I Spy, With My Little Eye…
What do you see on your road trip through the prairies?
There’s an old adage that the Canadian Prairies are so flat, that you can sit on your front porch and watch your dog run away for two days.
Admittedly, driving Highway 1 from Alberta to Manitoba isn’t particularly exciting. But these endless prairie fields hold symbols of our roots in the agriculture industry, as well as symbols of the future. Notably, old grain elevators line the railway that runs parallel to the highway. Most bear the name of the current or former town in faded white paint on a sun-washed green canvas, standing tall in the middle of unvaryingly green, yellow, and in the fall, golden brown fields.
From these fields, we ship some of the world’s highest quality grain product to the far reaches of the globe.. We exported 75% of our wheat crop, and contributed to 14% of the world’s total wheat exports last year.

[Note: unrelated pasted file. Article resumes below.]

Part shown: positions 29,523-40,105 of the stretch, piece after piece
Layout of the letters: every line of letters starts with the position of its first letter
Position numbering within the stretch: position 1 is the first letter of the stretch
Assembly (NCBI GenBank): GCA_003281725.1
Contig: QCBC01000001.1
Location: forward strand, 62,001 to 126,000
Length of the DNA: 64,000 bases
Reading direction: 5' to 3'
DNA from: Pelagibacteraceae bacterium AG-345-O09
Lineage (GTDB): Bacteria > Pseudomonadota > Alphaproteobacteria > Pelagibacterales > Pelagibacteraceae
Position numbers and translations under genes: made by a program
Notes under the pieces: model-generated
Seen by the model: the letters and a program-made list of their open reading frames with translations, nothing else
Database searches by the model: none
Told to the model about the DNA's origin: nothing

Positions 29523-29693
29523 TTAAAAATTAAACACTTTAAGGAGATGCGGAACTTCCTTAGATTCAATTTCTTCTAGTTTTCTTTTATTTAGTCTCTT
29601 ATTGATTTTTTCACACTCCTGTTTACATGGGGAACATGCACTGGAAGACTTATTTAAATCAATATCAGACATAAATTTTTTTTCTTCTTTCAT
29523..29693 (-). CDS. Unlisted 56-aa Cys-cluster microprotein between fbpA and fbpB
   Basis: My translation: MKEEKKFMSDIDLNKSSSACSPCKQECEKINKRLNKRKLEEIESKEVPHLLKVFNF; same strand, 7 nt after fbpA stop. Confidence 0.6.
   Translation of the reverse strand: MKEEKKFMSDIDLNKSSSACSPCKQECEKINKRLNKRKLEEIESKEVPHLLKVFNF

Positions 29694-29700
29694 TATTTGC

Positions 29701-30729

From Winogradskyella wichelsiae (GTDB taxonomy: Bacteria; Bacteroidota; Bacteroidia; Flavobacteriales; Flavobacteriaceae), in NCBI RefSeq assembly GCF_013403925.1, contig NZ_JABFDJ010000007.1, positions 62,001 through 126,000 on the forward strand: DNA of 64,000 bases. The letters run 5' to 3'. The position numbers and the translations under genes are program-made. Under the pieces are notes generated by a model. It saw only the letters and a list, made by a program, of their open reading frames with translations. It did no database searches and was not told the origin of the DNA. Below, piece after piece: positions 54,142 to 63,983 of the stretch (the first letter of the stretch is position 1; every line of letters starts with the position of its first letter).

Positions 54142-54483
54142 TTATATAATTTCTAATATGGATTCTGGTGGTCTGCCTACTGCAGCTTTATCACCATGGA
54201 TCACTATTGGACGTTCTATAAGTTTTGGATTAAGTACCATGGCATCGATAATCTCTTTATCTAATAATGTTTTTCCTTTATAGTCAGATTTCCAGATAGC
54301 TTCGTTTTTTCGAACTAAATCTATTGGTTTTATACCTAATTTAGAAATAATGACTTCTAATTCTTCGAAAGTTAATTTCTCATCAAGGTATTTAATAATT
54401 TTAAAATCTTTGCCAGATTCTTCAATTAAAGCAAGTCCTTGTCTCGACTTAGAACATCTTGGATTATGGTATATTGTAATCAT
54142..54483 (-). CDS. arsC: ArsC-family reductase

The difference may not be immediately seen from a moving car, but we grow several different varieties of wheat in Western Canada, each serving a different purpose. Some varieties, like soft wheat, have a lower protein content ideal for making crackers and cookies, whereas the higher gluten content of winter wheat is more ideal for milling or making bread. We also grow varieties like durum (sometimes referred to as “macaroni wheat”). As the name suggests, it’s ideal for making semolina and pasta.
So, while you slog through the never-ending journey through the Canadian Prairies, and you pull out snack bars for you and your children, stop and think. Look out the window to your left or look out the right. There is a chance that your snack bar could very well be a product of the enduring fields adjacent to your vehicle.